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PHOTOS: New six-step Cariboo Cougars business model focuses on regional representation

Team working with Prince George WHL club to ensure equal opportunity for local talent
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Young aspiring Prince George hockey players rise through the minor ranks every year getting to the highest level with the dream of turning pro.

In recognizing the game’s growth in the region and the recent success of its umbrella teams, the Cariboo Cougars, along with B.C. Hockey, have established a six-step development system ‘suitable for the north’ in helping athletes receive training and opportunities to compete on a big stage.

For scouts and coaches alike, the new business model is based on strong communication with players, preparing them for the next step at each transitional stage of their young careers, while getting the chance to represent their region.

General Manager Trevor Sprague is the brains of the operation and was recently welcomed back to the Prince George Cougars as their northern and B.C. Major Midget League (BCMML) scout.

He tells PrinceGeorgeMatters when developing a player and then looking at them as a scout, you don’t necessarily have to look far to find dedication and commitment.

“We look at skillsets, but size doesn’t matter,” he said. “How they think the game, which structure they have in their game, and what they’ve been taught is what we look for. Every level you go, it’s about how hard you’re willing to work and how smart you are. So, at some point in time, if you make the NHL based on that and the role you’re playing, then you’ll play in the NHL.”

By focusing the system on bringing in players ‘close to home,’ the Cariboo Cougars organization, which also includes the Female Midget AAA Northern Capitals, says parents will be able to witness their child’s development and understand how the process works inside and out.

Sprague is the winningest head coach in Cariboo Cougars’ history prior to taking his GM role.

Having seen a recent crop of players thrive in the major and minor systems, he believes for an athlete looking to move up in the ranks, they need to be accountable as a person off-ice to help gain the confidence to perform on-ice.

“Being accountable in school, then hockey. You’re getting team tactics, you’re getting skill development, and, you know, they’re on the ice six days a week for practice and then you got your games or a tournament on the weekend. We may not play all year round, but when we get around in November for a season, other teams in our leagues will start to dwindle, but January comes around and we’re still firing away.”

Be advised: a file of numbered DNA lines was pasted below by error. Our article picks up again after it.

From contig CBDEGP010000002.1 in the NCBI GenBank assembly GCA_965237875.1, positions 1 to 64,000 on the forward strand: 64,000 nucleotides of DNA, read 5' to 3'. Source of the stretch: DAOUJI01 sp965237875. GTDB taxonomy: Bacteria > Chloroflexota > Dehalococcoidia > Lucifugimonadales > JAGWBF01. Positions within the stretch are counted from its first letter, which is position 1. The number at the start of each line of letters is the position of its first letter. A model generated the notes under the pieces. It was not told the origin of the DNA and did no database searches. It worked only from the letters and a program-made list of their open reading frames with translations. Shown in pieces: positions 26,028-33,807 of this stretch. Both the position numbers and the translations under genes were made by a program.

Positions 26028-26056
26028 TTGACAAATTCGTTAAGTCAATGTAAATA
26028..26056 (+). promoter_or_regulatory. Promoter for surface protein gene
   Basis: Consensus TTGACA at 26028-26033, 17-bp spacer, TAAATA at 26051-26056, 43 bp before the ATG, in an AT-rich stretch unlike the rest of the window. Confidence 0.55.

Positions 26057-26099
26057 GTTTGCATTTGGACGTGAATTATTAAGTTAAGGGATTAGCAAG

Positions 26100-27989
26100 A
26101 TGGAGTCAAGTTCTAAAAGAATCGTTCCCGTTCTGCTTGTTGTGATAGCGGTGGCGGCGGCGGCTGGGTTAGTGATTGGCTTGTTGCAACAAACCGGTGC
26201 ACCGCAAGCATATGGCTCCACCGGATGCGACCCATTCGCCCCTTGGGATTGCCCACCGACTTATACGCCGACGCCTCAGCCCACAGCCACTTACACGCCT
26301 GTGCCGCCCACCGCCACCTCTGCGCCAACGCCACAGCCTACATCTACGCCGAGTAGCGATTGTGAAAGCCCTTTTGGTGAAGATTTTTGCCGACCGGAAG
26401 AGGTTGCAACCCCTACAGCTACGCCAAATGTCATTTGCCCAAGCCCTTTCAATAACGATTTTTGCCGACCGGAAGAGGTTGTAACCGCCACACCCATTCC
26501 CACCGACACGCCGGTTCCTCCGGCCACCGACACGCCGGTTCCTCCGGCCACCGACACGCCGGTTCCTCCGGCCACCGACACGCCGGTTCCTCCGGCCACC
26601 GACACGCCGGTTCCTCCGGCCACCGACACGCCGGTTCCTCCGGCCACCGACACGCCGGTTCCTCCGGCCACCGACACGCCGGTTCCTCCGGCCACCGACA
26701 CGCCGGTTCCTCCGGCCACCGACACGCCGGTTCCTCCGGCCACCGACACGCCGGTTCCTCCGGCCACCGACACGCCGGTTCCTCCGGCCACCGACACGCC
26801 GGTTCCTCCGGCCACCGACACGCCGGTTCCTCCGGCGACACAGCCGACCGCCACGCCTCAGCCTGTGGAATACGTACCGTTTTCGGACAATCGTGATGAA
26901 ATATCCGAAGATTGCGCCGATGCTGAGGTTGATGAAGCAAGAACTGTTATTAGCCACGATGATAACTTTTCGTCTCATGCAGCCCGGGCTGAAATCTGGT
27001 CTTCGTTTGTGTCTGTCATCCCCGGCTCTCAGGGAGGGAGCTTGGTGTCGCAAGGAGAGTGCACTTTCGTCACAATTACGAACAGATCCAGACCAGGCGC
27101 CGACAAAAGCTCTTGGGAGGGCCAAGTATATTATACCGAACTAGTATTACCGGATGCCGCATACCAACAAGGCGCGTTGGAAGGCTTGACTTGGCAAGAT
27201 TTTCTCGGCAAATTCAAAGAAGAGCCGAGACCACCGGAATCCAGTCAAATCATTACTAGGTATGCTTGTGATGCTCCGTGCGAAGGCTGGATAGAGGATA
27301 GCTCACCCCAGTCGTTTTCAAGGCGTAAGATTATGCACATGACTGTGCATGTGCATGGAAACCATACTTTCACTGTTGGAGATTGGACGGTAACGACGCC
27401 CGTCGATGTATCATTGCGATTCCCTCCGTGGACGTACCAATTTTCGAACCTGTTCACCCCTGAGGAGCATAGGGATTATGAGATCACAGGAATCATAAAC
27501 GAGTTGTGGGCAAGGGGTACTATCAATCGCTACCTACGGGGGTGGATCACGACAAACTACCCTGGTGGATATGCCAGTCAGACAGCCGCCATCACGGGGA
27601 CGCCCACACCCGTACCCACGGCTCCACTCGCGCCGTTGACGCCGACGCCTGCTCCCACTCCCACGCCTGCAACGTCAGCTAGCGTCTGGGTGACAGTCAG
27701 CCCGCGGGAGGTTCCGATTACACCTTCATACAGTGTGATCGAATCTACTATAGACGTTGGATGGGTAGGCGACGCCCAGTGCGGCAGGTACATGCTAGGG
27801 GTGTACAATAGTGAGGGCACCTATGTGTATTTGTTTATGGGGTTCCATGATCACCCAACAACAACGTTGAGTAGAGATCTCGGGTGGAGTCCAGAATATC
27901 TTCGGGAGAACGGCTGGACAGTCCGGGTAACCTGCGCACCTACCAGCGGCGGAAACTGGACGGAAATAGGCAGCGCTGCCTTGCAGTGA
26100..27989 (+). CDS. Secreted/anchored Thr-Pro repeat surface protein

The Cariboo Cougars GM also uses the example of current NHLer Brandon Manning as a Prince George player who came a long way to get to the professional ranks of Philadelphia, Chicago, and Edmonton, albeit through a different development system in his time.

“[Manning] was unknown until Midget, but played rep hockey, played for Cariboo, played for the Spruce Kings, then the WHL, and now the NHL. Same thing with Turner Stephenson years ago. He got drafted by New Jersey, but when he was in minor hockey, his development was slower. He then got the opportunity to play in Seattle in the WHL, and boom, he’s in the NHL based on being a hard-working guy. It’s good to see the success stories for these young guys.”

From the Prince George Cougars’ perspective on the new system, General Manager and Head Coach Mark Lamb says everyone involved will be scratching each other’s backs moving forward, believing this can open a new door to give local players the chance to play in front of friends and family.

“We just don’t want this to benefit us,” said Lamb. “We want this to benefit every group, and its all about development. In order for us to do a good job, we need a lot of eyes, we need a lot of help. There’s a lot of good hockey minds, but I don’t think the Prince George Cougars have done a real good job at getting a lot of players from the north. We get a lot of players from all over, but there are still players we haven’t seen. With this relationship, we don’t want to leave any stone unturned.”

The Cariboo umbrella will continue to welcome players from B.C.’s north as well as Yukon and in the Northwest Territories in the six-step program.

The head coaches leading the six teams for the 2019-20 season and will be involved in communicating the development of players with each other, as well as the Prince George Cougars, are as follows:

  • Tyler Brough - Cariboo Major Midget Cougars
  • Mario Desjardins - Female Midget AAA Northern Capitals
  • Jason Garneau - North Central Midget AA Bobcats
  • Ryan Howse - Minor Midget Cougars
  • Mirsad Mujcin - Cariboo Major Bantam Cougars
  • Brent McIsaac - North Central Bantam AA Bobcats

The Cariboo Cougars and Cariboo Major Bantam Cougars are the defending B.C. Hockey provincial champions of their respective leagues.




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Kyle  Balzer

About the Author: Kyle Balzer

Kyle Balzer graduated with distinction from BCIT's Broadcast & Online Journalism program in 2016. Since moving to Prince George, he has covered a variety of stories from education & Indigenous relations, to community interests & sports.
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